The campaign against a gay marriage plebiscite is anti-democratic and infantilises its opponents.
What has become increasingly noticeable about the proponents of same-sex marriage is not only the intellectual poverty of some of their arguments, but the sheer, bullying nastiness of their tactics. Even long-term gay rights and same-sex marriage activists, like Andrew Sullivan, have noted with dismay “the obvious and ugly intolerance of parts of the gay movement”. Yet at the same time they wail that they are the victims of “bigots” and “haters”. The same-sex marriage movement, whatever one’s opinion of actual same-sex marriage, has become a paradigm of the cry-bully phenomenon.
The latest, and perhaps most odious, manifestation of this is the strident campaign to abort a long-promised plebiscite on same-sex marriage, on the grounds that it will hurt gay peoples’ feelings. This is one of the most bizarrely anti-democratic campaigns we have witnessed in Australia: the claim that “my hurt feelings trump your democracy”.
This is the authoritarianism of the offended.
The argument, put forward by same-sex marriage campaigners, the Greens, and now by an opportunistic, bandwagon-jumping Labor party, is that allowing a plebiscite on same-sex marriage would lead to a “hateful and divisive debate in the community”, cause young people to commit suicide, and be a waste of money.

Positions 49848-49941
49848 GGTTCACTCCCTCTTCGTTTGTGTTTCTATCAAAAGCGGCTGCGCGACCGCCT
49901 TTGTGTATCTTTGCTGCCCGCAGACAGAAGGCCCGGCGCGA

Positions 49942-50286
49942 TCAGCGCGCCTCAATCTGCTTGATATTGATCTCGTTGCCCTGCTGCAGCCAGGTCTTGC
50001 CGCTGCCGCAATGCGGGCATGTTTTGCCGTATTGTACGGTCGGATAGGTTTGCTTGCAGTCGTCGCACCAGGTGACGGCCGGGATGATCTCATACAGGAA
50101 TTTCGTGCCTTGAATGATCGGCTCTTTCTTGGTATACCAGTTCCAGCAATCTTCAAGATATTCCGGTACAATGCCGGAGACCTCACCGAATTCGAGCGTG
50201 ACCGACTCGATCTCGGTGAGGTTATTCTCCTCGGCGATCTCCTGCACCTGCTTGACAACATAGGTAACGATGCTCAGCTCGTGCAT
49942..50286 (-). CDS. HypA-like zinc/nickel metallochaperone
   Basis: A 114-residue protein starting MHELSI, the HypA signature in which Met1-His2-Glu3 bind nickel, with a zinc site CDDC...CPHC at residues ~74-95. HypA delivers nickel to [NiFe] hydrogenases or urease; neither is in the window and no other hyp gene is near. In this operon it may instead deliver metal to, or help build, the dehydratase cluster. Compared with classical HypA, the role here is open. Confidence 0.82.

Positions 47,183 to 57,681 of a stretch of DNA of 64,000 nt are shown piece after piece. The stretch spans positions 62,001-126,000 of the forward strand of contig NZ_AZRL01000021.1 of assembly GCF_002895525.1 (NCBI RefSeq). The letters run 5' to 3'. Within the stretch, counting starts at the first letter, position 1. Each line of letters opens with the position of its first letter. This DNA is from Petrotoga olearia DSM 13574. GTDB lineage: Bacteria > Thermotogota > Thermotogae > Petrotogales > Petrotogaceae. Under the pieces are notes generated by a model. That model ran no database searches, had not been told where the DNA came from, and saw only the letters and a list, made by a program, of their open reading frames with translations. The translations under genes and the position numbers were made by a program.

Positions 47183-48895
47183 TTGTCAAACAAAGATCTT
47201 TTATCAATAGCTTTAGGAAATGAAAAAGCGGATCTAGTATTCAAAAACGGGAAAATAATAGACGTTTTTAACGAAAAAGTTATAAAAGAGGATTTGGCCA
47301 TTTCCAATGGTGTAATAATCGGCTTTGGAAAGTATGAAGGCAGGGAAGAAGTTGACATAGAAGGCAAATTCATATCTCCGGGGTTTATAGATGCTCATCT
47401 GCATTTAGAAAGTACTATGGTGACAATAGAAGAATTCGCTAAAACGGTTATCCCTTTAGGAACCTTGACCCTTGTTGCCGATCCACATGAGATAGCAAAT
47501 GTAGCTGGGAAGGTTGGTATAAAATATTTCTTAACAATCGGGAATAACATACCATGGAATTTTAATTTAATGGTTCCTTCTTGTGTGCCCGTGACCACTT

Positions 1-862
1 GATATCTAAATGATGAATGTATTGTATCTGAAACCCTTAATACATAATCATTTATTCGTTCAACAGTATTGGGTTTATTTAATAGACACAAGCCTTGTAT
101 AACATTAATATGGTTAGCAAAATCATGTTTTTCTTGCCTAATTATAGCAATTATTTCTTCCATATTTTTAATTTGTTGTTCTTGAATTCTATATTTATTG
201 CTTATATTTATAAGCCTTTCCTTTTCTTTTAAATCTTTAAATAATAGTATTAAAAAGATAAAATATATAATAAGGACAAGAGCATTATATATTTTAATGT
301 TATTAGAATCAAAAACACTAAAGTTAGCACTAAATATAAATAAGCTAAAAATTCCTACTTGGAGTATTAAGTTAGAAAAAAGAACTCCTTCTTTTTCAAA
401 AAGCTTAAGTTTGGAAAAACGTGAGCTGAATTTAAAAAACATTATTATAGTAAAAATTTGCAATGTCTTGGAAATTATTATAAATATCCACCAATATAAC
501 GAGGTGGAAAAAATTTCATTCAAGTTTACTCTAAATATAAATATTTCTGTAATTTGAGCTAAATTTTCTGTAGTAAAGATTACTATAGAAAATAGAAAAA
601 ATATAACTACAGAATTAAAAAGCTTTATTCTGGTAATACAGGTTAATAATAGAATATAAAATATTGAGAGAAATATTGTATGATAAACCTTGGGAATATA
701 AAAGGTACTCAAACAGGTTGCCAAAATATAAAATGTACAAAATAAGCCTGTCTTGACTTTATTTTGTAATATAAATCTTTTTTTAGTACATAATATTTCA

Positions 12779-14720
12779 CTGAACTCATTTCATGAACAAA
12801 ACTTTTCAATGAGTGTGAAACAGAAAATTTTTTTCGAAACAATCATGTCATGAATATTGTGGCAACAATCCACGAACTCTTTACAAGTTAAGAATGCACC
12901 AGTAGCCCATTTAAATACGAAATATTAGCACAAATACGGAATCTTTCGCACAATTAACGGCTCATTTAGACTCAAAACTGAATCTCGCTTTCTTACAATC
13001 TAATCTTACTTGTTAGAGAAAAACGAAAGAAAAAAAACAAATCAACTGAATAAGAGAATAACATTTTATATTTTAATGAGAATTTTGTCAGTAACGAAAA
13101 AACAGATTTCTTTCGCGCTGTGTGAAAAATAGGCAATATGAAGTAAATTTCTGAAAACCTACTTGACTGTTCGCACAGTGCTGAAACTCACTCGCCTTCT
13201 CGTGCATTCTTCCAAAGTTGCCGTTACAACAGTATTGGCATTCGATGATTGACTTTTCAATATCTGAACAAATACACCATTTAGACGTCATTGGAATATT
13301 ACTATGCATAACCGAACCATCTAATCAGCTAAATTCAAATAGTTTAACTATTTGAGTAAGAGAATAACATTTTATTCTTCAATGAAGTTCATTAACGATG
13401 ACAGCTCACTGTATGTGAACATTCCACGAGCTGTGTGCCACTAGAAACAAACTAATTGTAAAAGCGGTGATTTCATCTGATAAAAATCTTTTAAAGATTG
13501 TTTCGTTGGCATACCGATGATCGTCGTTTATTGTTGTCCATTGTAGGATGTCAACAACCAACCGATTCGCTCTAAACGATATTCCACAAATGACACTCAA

These arguments are anti-democratic, hypocritical, and without foundation.
The idea that democracy is some sort of polite tea-party is insulting nonsense that diminishes our public sphere. “Democracy is not a polite business,” as Salman Rushdie reminds us. “Democracy involves the clash of often violently differing opinions.” Some of the most important democratic debates in Australia’s history have been extraordinarily hateful and divisive: the bitter conscription debates of WWI, for instance. The debate over Communism in the 1950s divided not only the Labor party for a generation, but whole families. Should everyone have politely pretended not to have held their ideological differences? Would anti-Vietnam protesters of the 1960s and 70s have taken seriously the suggestion that they shouldn’t protest, because they might hurt soldiers’ feelings? The Franklin Dam protests of the early 1980s, the galvanising moment for the Greens, bitterly divided west coast Tasmanian communities – to this day, one hears of locals who won’t talk to one another: should that debate have not gone ahead? Even the Pulp Mill dispute in the late 2000s was known to lead to fisticuffs between old friends. During the 1999 Republic referendum, it was suggested that the debate should be postponed out of respect for the Queen and the older generation – a suggestion which was rightfully rejected.